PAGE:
belladonna(redirected from belladonna poisoning)
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or deadly nightshade (Atropa belladonna), a perennial grassy plant of the nightshade family (Solanacae). The stalk grows straight to a height of 0.6–2 m. The flowers have mostly brownish-violet or dirty purple (sometimes yellow) crowns. The fruit is a polyspermous black (sometimes yellow), shiny berry. Belladonna grows wild in central and southern Europe and in Asia Minor; in the USSR, it grows mainly in mountainous regions of the Crimea and in the Carpathians, in moistened, friable soil. It is found in forests, glades, and cutover areas, as well as in brushwood thickets. A related species, A. caucasica, grows in the Caucasus.
Belladonna is a valuable medicinal plant and has therefore been cultivated. All parts of the plant contain alkaloids (atropine, hyoscyamine, and others) and are poisonous. An extract and an infusion are made from the leaves and roots of belladonna, which are used (only on physician’s prescription) as spasmolytic and analgesic remedies in stomach ulcers, hemorrhoids (as suppositories), neuralgias, and bronchial asthma. (Belladonna enters into the composition of the powder called asthmatol.) A tea made from the root is used for Parkinson’s disease. In belladonna poisoning, the pupils are dilated, and excitement and delirium begin, followed by drowsiness and sleep; death is possible. First aid consists of irrigation of the stomach with a suspension of activated carbon and potassium permanganate solution, followed by saline laxatives, strong tea, and coffee.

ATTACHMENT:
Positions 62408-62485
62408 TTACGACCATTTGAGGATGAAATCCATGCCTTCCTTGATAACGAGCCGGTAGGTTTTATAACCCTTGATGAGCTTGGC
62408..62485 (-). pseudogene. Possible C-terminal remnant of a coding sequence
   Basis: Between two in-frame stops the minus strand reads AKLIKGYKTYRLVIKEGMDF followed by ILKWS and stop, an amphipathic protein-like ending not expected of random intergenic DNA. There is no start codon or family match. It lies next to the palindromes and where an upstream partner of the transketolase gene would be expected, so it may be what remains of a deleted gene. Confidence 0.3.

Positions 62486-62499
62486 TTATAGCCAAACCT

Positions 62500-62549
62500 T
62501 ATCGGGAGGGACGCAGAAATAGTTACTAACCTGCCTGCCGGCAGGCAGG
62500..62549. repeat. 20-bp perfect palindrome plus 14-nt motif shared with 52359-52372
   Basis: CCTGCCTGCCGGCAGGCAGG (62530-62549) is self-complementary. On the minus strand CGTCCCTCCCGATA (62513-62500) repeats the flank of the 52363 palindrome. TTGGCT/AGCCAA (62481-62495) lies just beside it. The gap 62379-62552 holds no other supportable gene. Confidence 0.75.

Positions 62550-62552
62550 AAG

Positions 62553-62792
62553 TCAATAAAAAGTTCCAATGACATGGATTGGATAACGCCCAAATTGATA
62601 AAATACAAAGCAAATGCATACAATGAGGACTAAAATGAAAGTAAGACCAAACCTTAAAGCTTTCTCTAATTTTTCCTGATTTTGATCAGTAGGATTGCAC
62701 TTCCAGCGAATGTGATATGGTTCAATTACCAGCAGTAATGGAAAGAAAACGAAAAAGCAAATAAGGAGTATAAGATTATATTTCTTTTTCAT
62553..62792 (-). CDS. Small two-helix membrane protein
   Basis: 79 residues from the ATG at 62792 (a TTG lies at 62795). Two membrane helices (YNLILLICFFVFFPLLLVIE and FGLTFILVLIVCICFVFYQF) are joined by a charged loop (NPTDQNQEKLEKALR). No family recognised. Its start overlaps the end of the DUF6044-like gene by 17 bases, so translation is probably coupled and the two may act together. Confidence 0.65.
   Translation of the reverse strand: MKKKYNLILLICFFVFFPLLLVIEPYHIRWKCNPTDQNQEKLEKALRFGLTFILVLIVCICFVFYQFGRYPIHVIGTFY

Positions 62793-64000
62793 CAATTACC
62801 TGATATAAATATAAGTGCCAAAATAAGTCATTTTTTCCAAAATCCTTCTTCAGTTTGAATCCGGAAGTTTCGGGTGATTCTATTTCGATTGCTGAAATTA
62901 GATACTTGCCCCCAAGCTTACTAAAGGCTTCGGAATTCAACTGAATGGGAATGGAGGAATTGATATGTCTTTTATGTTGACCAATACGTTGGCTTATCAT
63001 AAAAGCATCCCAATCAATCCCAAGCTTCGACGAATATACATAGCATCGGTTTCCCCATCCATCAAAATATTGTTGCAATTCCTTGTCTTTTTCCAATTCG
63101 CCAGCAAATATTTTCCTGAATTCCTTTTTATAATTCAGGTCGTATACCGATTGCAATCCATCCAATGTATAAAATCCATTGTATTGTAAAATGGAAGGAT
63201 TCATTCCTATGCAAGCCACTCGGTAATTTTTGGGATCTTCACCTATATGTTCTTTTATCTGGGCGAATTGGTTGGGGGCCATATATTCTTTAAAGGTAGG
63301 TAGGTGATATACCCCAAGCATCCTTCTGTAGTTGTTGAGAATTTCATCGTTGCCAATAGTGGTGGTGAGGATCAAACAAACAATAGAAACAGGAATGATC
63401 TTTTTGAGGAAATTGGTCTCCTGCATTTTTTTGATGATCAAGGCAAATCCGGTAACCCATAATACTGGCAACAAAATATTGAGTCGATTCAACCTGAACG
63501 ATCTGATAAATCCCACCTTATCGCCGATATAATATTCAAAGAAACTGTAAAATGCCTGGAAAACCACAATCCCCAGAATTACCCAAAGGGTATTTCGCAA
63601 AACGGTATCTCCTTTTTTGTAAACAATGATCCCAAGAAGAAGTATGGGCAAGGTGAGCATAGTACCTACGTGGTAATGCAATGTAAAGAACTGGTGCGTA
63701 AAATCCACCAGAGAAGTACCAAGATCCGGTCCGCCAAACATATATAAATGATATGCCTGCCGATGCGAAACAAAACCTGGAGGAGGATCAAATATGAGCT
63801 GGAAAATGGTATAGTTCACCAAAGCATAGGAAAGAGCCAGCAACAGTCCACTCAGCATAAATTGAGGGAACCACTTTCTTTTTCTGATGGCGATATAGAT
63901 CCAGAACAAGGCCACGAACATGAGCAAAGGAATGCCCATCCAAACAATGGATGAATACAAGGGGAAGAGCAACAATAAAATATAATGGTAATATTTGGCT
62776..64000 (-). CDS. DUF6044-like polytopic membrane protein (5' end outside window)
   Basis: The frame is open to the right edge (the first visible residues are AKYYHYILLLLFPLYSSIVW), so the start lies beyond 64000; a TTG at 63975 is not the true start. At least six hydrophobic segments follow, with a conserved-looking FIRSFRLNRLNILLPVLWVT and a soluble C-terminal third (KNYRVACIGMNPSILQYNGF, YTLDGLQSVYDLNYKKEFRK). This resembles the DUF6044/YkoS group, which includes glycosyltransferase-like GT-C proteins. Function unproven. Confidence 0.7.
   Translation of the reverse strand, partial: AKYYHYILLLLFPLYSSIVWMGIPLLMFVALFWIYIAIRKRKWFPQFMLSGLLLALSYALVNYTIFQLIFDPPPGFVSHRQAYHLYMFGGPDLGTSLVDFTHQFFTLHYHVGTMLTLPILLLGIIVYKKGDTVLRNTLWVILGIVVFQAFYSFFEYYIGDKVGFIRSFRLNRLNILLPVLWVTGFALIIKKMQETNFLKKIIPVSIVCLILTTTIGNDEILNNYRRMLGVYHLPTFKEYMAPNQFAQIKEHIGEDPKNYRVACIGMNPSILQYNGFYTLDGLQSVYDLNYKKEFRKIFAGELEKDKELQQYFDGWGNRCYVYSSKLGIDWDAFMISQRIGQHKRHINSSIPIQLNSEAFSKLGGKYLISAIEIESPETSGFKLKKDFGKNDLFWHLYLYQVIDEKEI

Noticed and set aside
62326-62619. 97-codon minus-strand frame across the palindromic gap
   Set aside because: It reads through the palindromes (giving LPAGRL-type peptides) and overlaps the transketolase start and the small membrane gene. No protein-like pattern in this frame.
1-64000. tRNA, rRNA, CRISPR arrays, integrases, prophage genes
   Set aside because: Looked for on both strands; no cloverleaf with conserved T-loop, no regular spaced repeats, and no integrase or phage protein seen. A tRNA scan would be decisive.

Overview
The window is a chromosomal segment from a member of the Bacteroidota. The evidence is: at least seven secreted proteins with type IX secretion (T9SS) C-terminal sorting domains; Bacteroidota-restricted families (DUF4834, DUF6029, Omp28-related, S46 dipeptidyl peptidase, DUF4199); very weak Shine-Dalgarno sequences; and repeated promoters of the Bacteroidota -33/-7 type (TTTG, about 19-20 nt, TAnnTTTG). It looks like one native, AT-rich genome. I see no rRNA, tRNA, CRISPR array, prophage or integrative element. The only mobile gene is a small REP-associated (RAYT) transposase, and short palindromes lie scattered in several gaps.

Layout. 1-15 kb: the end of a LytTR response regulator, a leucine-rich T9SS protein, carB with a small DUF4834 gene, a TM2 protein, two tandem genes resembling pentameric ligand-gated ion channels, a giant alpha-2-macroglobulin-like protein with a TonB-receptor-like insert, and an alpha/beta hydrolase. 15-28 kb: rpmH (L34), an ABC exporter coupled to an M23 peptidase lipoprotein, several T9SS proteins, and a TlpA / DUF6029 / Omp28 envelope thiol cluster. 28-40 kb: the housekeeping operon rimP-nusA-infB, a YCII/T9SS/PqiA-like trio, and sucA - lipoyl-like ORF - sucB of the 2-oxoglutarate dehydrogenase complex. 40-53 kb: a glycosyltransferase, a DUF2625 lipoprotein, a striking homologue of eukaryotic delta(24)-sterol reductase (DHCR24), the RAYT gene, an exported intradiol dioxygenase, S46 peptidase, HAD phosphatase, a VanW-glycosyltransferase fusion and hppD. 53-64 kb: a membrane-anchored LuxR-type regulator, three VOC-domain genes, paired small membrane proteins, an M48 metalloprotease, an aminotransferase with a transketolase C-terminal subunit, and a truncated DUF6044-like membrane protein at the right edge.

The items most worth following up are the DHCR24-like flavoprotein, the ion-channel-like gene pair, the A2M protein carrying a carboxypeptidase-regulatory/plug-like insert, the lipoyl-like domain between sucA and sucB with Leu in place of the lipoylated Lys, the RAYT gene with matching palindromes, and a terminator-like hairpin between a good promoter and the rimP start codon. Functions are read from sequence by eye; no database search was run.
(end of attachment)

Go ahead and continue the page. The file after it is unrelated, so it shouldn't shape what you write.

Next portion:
A considerable portion of the raw belladonna in the USSR is obtained from cultivation, mainly in the Ukraine and Krasnodar Krai in the RSFSR. Belladonna may also be cultivated farther north, but this results in a noticeable decrease in alkaloid content. Belladonna is cultivated on moist lowlands (groundwater level no closer than 2 m). It is best to sow the seeds after winter crops and vegetables. Manure and complete mineral fertilizer are plowed in with the basic tilling. In wide-row planting, the amount of seeds is 8 kg per hectare (ha), in square-cluster planting it is 4 kg per ha.
In regions farther north than Krasnodar, belladonna is propagated by transplanting either year-old or older roots divided lengthwise into two, three, or four parts. Leaves are gathered up to five times per vegetation and dried. The yield of dried leaves is 8–10 centners per ha (1 centner = 100kg). Belladonna is damaged by the caterpillars of leaf-chewing moths and the belladonna flea; it contracts brown spot, Ascochyta infection, anthracnose, and other diseases.
REFERENCESBelladonna. Moscow, 1953.
Atlas lekarstvennykh rastenii SSSR. Moscow, 1962.